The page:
One hour to Lake Melu is apparently for well-trained hikers. The train got very strenuous toward the first lake.
We originally thought that we would continue to the next lake, but a ranger, whom I spoke to there, said the next section was a lot more difficult, so we decided to just enjoy the scenery and hike to there.
It was forbidden to swim in the lake, although one guy got in and was quickly reprimanded by the ranger. However, the ranger said lots of people did that in the summer when they even counted more than 200 people at the lake one summer day (and there was a heat wave).
We found a small pool for cooling off on the way down.
Relaxing after the end of the hike: Pietra beer, especially the dark version, was quite delicious and refreshing.
We drove west from Corte through stunning landscapes on narrow roads with steep declines on one side.
After approx. one hour, the landscape changed to a pleasant forest, which was also a regional park
Wildlife on the road:
We thought driving would then be easier, but again encountered narrow roads with steep declines near the coast.
The campground at the beach was already closed for the winter, so we were forced to take a hotel room. However, we had a beautiful view of Piana, a quite picturesque village.
A steep descent on a narrow road took us to Ficajola Bay the next day.
Another spectacular drive up the coast to Calvi.
We had hoped for a few days of warm weather and beach, but it started to rain and cloudy and cool were forecast for the next four days, our last ones planned on the island. In a van at a campground in bad weather is rather unpleasant, so we changed our ferry reservation, drove over the mountains to Bastia and caught the ferry to Livorno, Italy.
Bastia from the ferry
It was an afternoon trip and we arrived in Italy at 7 p.m. We headed directly north, but of course it was too far and we were too tired to drive through the night. We checked accommodation around the area after two hours and booked a hotel in Villafranca in Lunigiana, a village we had never heard of previously. When we arrived, we were amazed at how beautiful it was; it was like entering a museum.
We asked at the small hotel if any restaurant might still be open and were directed to one around the corner to a one called Convivium. The food and wine were superb! Although we had a lot of good food and wine on Corsica, the meals our first night in France and our last night in Italy were by far the best.
The next day at a café, the owner told us that tourists often came in buses during the day in the summer, often from cruise ships that docked at La Spezia. It seemed that few people stayed overnight, but then there are other beautiful villages in the surroundings. The waitress at the restaurant even gave us a free booklet describing the sights in Lunigiana. There are so many people places in Italy, that I imagine they really have to do some good marketing to attract tourists, although the area certainly has a lot to see and experience.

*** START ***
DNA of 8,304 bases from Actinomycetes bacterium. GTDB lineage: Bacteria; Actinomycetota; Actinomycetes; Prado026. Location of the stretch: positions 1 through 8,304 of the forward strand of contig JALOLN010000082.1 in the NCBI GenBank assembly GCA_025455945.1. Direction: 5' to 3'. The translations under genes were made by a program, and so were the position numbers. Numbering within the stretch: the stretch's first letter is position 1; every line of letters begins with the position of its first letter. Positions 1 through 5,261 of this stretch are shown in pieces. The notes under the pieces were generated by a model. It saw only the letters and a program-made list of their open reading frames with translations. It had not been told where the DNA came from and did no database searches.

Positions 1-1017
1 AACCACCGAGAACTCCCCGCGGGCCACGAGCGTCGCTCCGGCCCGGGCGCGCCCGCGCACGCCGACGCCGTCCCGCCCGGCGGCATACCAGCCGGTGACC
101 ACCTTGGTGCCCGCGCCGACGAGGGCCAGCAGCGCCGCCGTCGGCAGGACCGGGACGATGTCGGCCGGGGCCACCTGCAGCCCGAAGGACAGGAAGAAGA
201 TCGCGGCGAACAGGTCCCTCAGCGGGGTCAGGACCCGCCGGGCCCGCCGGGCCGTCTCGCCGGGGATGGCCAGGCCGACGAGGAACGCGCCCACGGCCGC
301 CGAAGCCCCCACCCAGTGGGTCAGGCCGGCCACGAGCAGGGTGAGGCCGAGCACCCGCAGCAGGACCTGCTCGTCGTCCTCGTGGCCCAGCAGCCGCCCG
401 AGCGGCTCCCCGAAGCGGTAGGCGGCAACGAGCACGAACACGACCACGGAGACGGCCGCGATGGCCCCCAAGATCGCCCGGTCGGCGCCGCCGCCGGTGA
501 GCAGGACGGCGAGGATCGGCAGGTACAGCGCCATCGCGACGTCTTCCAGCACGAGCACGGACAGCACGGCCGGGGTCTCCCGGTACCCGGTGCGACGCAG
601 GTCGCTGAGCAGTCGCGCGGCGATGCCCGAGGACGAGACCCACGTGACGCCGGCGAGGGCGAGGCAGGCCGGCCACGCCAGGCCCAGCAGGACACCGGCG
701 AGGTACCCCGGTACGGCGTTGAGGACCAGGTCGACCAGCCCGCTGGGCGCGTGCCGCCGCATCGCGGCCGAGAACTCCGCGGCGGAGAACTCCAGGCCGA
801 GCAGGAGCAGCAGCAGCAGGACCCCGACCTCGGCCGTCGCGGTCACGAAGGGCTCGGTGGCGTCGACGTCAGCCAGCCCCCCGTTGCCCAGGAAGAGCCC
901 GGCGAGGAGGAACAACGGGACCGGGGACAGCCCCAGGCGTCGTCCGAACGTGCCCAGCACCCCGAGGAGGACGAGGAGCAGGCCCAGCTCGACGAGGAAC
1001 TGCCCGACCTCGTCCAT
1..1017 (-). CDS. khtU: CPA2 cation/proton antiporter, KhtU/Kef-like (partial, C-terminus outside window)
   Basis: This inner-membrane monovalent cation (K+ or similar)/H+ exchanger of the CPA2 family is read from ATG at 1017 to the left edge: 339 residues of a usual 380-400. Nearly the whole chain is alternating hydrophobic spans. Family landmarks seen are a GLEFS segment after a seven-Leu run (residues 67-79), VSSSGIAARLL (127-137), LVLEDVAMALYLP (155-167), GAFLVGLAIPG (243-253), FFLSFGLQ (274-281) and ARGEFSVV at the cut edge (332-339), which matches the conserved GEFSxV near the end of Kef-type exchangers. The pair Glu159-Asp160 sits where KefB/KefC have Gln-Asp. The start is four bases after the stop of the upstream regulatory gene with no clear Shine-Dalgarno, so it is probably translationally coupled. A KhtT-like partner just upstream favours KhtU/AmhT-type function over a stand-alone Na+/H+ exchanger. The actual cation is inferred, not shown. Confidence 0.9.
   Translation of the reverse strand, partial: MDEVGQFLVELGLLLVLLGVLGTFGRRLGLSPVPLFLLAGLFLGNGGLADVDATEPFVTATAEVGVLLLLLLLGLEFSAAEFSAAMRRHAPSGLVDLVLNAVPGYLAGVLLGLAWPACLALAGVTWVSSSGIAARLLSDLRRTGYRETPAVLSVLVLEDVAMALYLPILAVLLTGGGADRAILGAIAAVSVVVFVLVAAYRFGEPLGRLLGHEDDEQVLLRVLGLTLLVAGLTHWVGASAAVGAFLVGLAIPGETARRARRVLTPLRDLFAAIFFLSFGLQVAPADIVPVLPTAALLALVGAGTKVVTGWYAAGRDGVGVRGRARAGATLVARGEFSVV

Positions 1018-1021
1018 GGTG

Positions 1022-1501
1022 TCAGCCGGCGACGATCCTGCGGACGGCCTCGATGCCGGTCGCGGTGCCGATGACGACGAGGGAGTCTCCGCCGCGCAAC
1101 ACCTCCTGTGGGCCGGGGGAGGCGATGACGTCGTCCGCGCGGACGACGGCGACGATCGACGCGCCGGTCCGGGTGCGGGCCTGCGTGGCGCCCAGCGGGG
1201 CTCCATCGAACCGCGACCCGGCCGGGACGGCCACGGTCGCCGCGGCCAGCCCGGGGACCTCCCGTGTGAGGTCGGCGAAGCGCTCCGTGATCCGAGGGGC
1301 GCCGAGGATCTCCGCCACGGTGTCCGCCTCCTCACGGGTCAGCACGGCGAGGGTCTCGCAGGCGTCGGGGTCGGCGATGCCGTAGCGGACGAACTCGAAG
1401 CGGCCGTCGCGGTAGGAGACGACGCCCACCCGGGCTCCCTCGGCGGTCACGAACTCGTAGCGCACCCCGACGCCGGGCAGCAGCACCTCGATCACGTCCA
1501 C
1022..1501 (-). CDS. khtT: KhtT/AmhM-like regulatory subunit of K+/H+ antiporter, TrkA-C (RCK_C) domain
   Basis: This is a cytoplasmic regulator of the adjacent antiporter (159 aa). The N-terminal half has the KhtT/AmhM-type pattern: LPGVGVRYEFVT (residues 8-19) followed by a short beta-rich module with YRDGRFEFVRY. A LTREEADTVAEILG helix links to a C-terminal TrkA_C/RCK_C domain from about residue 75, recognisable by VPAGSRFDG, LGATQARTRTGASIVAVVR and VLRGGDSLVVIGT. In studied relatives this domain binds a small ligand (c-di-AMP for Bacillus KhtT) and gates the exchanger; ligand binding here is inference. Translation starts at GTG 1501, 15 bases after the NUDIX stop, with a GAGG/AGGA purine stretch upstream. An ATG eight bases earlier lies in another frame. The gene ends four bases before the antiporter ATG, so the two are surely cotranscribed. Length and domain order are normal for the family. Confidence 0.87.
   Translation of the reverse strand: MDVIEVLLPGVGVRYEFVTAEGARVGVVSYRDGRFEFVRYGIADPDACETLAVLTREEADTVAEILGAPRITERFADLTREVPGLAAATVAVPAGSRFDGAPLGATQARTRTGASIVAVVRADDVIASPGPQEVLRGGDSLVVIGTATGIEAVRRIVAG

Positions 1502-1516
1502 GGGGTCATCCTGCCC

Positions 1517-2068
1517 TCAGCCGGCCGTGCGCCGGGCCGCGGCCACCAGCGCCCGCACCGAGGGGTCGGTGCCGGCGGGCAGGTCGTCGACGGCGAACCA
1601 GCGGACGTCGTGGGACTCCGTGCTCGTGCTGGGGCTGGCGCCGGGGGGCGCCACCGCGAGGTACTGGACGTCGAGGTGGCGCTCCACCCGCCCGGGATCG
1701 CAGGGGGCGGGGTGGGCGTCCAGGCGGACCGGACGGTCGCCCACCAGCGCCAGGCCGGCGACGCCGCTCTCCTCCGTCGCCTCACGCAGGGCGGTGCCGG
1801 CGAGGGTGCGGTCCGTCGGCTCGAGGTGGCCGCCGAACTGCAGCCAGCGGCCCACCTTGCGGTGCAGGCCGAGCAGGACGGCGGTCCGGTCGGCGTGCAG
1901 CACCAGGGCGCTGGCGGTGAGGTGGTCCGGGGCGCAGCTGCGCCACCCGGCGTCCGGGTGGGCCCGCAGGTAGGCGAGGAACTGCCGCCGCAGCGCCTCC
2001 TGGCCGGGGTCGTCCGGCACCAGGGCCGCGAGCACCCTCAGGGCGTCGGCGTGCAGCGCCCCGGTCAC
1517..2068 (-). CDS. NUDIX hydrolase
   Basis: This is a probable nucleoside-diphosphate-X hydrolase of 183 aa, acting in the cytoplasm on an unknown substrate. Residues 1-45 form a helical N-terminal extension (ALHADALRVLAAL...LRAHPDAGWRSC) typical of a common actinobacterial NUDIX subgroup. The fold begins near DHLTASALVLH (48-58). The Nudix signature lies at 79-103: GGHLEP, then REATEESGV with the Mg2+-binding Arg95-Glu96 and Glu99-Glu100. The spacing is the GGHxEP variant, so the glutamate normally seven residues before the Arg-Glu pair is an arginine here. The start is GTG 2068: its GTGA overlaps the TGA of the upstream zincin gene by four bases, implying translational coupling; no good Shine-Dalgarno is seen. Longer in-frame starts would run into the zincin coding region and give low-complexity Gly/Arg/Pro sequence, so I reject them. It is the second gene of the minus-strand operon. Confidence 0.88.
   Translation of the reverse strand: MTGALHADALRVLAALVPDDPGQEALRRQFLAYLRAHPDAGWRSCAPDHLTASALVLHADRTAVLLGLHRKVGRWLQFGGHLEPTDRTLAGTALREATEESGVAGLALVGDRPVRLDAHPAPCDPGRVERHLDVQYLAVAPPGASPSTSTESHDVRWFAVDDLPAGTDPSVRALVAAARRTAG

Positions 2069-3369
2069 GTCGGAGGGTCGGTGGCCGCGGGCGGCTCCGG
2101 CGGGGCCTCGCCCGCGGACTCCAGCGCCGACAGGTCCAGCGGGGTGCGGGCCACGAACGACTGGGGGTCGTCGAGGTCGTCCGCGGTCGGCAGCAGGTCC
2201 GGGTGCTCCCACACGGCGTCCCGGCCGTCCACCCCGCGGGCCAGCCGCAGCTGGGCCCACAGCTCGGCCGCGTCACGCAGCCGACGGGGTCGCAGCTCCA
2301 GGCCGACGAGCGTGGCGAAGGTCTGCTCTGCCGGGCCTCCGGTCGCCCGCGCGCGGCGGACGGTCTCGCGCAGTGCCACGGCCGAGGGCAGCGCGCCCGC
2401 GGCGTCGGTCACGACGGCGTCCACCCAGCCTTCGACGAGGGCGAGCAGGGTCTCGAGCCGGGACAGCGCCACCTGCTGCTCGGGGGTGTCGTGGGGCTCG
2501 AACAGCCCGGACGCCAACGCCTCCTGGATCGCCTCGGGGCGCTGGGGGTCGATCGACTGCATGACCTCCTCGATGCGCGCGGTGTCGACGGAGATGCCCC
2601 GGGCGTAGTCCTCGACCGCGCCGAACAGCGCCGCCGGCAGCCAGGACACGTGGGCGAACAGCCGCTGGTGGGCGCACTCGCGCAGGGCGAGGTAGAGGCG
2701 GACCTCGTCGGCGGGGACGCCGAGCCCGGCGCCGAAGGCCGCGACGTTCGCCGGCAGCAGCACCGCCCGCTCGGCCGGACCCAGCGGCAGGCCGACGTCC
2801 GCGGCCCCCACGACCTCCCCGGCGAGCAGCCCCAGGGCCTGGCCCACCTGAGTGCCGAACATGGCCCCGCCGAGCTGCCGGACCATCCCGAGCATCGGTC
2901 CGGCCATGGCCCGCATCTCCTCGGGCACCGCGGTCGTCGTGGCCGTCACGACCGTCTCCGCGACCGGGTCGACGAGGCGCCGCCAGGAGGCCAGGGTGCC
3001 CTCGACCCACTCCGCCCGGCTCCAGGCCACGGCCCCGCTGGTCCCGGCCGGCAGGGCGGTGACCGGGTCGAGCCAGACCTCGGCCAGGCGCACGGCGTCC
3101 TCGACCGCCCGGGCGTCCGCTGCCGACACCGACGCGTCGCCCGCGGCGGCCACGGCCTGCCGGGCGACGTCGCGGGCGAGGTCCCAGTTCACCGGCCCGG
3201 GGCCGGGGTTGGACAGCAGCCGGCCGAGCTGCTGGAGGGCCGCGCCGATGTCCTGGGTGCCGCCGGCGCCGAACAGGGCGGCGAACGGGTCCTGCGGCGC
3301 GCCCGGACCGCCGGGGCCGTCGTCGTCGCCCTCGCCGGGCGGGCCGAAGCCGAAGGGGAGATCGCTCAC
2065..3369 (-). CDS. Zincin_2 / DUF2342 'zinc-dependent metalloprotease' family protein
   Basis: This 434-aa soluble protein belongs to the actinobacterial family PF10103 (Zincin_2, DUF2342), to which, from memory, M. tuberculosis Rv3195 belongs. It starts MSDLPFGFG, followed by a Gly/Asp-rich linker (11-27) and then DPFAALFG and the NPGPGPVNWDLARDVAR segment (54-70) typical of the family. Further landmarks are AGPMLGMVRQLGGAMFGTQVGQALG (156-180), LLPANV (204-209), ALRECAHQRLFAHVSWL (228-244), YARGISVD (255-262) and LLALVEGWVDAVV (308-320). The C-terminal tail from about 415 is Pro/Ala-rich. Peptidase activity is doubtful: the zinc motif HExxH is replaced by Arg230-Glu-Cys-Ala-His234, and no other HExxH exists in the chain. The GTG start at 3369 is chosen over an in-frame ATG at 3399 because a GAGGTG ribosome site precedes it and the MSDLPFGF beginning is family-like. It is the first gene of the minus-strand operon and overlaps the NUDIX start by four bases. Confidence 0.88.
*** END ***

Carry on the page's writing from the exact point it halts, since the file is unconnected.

A long drive home the next day and the end of my Mediterranean summer, i.e., trips to Siena, Italy, Split and nearby islands in Croatia, a short jaunt to Barcelona to meet an old friend, and Corsica Aller-Retour. Despite living many years in Europe, I feel like I am just starting to appreciate how many beautiful places it has if you just avoid traveling in the high season in summer!
6 thoughts on “Corsica Aller-Retour”
Great pics and a good read! What an adventure you had. I don’t think I’d have enjoyed those steep, hilly, narrow roads though!
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The roads went through beautiful landscapes, but it was a bit stressful maneuvering them.
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What a great getaway, cute French and Italian towns, coastal highway drive and a lovely hike. You’re lucky to be able to drive to all of these places. Maggie
Some of it would be possible with public transport, and then many people were traveling by bicycle. However, unless you are in very good shape, an e-bike is necessary. They can often be rented at the various spots.
I guess I meant that I would have to fly 😊
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I Haven’t done it myself, but I know people who traveled on a cruise ship from the Caribbean to Europe in the spring for very little money. They go to the Mediterranean for the summer and they return to the Caribbean for the winter. They have few passengers both times and offer highly discounted fares just to have a few people on board.